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I was sitting in my bed using my computer. It was almost out of battery, so I got up and grabbed the charger to connect to the outlet. Then a strange thing happened: when my hand got near the outlet, a small lightning/spark came out of the outlet to my finger, and it shocked me. For my surprise, the shock was incredibly mild, similar to a static shock. Why did that happen?

I know that it is almost impossible for anyone to understand exactly why it happened with only this description, but I'm only looking for ideas of why that might have happened. Here are more details to help out: - The distance from the outlet to my finger when the shock happened was about 1 inch (thus, the lightning had a similar size). - It is a dry and very cold day (7 Fº, although I'm indoors). - I was using sweatpants. When I got to get the charger, my butt slid across the bed (maybe the friction charged me and what happened had something to do with static or something?) - I usually experience lots of static shocks in the room I was in. It has a carpet and metal door knobs.

Why did the lightning happen? Why was the shock so weak? And the fact that I slid across the bed had something to do with it?

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    $\begingroup$ well... the elecrtic breakdown for air is around 3 MV/m... you were charged my friend! $\endgroup$ – Pietro Oliva Jan 21 '19 at 21:57
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    $\begingroup$ What about this makes you feel like it was something other than a "normal" occurrence of static shock, which you seem to be more familiar with? $\endgroup$ – BioPhysicist Jan 21 '19 at 22:03
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    $\begingroup$ I would say that it's not so uncommon ending up with few kV of potential difference with respect to ground. I am actually able to reproduce it right now with my blanket... but don't ask me to do it, i'm sensible... $\endgroup$ – Pietro Oliva Jan 21 '19 at 22:06
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I agree with Niels. You probably experienced an electrostatic discharge to due electrical charge build up on your body. The outlet is grounded so it probably provided you with a convenient path through the air to ground to discharge your body. And the voltage between you finger and the outlet was great enough to break down the air and cause the "spark".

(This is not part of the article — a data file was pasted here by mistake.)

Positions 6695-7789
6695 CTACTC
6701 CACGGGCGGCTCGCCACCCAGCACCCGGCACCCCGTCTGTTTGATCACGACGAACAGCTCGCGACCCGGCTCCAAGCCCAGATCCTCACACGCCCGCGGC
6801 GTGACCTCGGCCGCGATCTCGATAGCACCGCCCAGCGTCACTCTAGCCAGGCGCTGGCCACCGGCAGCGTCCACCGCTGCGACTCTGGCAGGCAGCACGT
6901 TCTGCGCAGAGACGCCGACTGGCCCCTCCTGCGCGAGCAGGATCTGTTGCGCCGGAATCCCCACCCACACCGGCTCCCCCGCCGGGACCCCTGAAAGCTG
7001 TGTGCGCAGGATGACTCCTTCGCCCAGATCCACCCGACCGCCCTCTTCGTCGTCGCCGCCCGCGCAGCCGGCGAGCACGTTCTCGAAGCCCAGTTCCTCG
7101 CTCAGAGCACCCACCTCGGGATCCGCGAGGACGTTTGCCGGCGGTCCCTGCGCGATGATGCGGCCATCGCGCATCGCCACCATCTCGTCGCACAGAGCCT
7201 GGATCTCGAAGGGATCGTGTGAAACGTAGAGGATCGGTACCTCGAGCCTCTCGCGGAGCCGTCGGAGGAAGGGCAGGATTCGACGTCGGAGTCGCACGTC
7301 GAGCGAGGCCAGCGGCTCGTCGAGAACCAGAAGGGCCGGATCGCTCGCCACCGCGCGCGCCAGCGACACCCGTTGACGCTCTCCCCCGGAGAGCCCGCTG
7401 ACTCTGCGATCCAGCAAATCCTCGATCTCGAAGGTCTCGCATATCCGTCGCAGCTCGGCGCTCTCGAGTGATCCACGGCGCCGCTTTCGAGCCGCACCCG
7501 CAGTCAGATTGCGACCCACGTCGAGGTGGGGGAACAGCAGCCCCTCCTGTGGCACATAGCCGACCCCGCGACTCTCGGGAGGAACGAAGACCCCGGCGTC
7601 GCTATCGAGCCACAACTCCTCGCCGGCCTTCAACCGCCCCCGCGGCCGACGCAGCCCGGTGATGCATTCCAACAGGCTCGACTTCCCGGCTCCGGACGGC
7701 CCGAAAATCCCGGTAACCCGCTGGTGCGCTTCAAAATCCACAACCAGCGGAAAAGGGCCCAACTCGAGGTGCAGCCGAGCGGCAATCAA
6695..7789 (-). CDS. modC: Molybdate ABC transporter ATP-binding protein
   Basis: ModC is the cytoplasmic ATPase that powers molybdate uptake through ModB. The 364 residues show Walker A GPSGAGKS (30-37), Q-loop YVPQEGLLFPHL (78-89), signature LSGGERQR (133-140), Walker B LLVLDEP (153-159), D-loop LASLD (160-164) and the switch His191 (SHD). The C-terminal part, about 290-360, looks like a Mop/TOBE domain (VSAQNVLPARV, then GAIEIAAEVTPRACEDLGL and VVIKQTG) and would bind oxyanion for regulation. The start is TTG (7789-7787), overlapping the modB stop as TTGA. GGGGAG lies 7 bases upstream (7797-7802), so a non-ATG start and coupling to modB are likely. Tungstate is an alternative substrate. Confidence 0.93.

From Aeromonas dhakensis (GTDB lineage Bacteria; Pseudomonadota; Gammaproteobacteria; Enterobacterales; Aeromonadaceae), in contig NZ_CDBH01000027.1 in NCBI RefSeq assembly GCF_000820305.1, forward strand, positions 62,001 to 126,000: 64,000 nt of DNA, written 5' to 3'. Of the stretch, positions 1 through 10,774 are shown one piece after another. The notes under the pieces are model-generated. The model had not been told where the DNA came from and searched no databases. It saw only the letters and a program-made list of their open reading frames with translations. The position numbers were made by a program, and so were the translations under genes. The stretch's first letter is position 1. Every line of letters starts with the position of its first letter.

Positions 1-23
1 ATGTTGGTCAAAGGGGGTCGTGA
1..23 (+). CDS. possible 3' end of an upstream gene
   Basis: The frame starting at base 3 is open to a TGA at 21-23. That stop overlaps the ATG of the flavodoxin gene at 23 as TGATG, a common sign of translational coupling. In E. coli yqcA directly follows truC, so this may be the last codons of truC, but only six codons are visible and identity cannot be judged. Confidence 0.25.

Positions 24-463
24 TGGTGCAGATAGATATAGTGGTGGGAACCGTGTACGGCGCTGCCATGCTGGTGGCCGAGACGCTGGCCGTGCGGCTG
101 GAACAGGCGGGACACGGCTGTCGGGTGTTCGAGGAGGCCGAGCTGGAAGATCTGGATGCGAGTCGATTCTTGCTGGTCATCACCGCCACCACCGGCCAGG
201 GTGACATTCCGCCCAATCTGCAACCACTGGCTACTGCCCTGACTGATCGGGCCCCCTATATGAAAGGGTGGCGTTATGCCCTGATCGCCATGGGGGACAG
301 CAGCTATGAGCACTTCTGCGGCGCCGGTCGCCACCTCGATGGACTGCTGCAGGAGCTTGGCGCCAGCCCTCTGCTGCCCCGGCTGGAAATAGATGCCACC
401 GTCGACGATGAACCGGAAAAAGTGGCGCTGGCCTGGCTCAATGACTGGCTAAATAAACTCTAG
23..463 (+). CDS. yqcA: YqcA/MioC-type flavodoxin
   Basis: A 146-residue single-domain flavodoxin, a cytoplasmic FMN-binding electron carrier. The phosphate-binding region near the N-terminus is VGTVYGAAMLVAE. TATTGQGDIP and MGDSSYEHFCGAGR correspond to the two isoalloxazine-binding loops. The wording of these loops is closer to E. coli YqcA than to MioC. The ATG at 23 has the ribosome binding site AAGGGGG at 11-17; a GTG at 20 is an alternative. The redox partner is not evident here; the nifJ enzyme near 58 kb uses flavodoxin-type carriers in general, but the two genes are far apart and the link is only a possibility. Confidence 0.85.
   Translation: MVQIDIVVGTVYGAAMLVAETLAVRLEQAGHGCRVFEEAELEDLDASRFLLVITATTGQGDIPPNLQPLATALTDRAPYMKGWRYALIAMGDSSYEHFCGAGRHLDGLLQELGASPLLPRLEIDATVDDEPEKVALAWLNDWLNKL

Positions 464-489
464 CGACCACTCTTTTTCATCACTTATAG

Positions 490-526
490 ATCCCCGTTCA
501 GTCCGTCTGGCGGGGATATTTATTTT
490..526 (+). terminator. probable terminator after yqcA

While the voltage is quite large, on the order of thousands of volts, it is not voltage that harms you, its the amount of current the voltage produces in your body. Electrostatic discharge currents are only on the order of tens to a couple of hundred microamperes. The current necessary to cause a harmful electric shock (ventricular fibrillation) is on the order of tens of milliamperes. A startle reaction, which is not harmful (unless you injure yourself because of the way you react to the current, like bumping into something), requires on the order of a few tenths to a several milliamperes. That's likely the level you experienced.

Hope this helps.

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In low humidity conditions, static electric buildup due to friction between dissimilar materials can be severe enough to destroy things like field effect transistors. The most likely explanation for your shocking experience is that you charged yourself up via rubbing the bedspread with your behind, or scuffing your slippers on the carpet, and then discharged yourself on the charger housing.

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